It’s 2005. The spine chilling, tear duct activating keys of ‘Hoppípolla’ hit our ears for the first time. In a couple of months the song will be ubiquitous and forever synonymous with David Attenborough, but for now it’s beauty is fresh faced, it’s simplicity treading a more emotionally stirring path than any songs sung in our native tongue could have been. ’Hoppípolla’, taken from 2005′s fourth full length Takk, was of course Sigur Rós‘ grab for commercial success and as a result was the first song a lot of people experienced, despite the fact that they had been going for around 10 years at that point. So it is only natural that tonight, this is the song that sets everyone off.
Before they reach that mass consumed pinnacle though, it is ‘Vaka’ (otherwise known as ‘Untitled 1′) that breaks long time fans’ hearts – it’s wailing, sharp falsetto vocals seemingly driving the stunning visuals: magnificent projections fill this mammoth bowl of a venue, lasers swirl through the cold mist and lights flicker with the intensity of a thousand Icelandic suns, helping to melt the frustration of them arriving over an hour late to the stage. The entire room is already enveloped, hanging on their every word and they’re only just getting started. They’re about to take us on a two hour journey through the highlights of their back catalogue, one which sound much more indebted to frenzied prog-rock than ambient, dreamy pop that their recorded material would suggest.
Their 1999 sophomore full length Agaetis byrjun is represented by the delicate bowed-guitar drones of ’Ny Batterí’, the snarling understated drama of the not so subdued ’Svefn-g-Englar’, the over whelming romanticism of ‘Viðrar Vel Til Loftárása’ and the Vonlenska cries and soaring flutes of ‘Olsen Olsen’. The room is so huge we can barely see a thing on stage, but even if we could we’d probably have our eyes half closed anyway, our thoughts drifting off into an introspective world of colours and thoughts.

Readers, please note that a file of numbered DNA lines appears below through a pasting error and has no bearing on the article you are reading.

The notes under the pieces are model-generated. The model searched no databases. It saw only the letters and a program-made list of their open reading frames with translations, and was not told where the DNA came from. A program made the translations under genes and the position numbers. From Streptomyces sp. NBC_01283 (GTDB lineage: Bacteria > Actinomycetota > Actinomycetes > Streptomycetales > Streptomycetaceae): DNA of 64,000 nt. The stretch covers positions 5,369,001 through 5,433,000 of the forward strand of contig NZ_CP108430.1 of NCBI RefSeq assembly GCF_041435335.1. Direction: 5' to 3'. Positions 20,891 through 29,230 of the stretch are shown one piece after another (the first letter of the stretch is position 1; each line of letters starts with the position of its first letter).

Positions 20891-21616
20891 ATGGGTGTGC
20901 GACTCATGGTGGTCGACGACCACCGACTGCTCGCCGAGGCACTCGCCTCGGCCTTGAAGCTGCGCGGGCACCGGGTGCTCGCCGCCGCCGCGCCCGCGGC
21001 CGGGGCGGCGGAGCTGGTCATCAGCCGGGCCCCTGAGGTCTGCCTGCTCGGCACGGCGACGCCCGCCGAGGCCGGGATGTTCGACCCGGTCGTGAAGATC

‘Glósóli’ occupies a similar space to ‘Hoppípolla’ in everyone’s mind, only tonight it’s gently marching rhythm and rolling lyrics are transformed into something heavier, given a gravitas and a bravado never experienced on record but with such an impressive ensemble (Orri Páll Dyrason, Jónsi Birgisson, Georg Holm and eight others on strings, brass, keyboards and extra guitars), what else would you expect from a song with such an epic guitar driven crescendo?
Opening encore number ‘Ekki Múkk’ takes things even further. One of only two Valtari tracks on show this evening its shimmering instrumentals leave little space for anything to breath, over powering any moments of silence with haunting, wavering glitches and euphoric howls. We don’t want it to end but soon Jónsi is explaining they’re about to play a brand new, unrecorded song for the first time called ’Brennisteinn’. It arrives with real prog-rock aplomb, its overpowering, thunderous bass lines rattling our rib cages. Its swelling forlorn, down tempo beats quickly replaced with a surging pace and a heavier techno aesthetic.
If we’d had a check list before we headed to Iceland, seeing Sigur Rós live would have been right up there with meeting Björk, seeing the Northern Lights and dipping our toes in the Blue Lagoon. So as the unmatched magnitude of set closer ‘Popplagið’ fires out its last, desperate breath we can’t help but feel somewhat in love with this place and with the band we’ve witnessed secure their rightful place in the pages of musical history.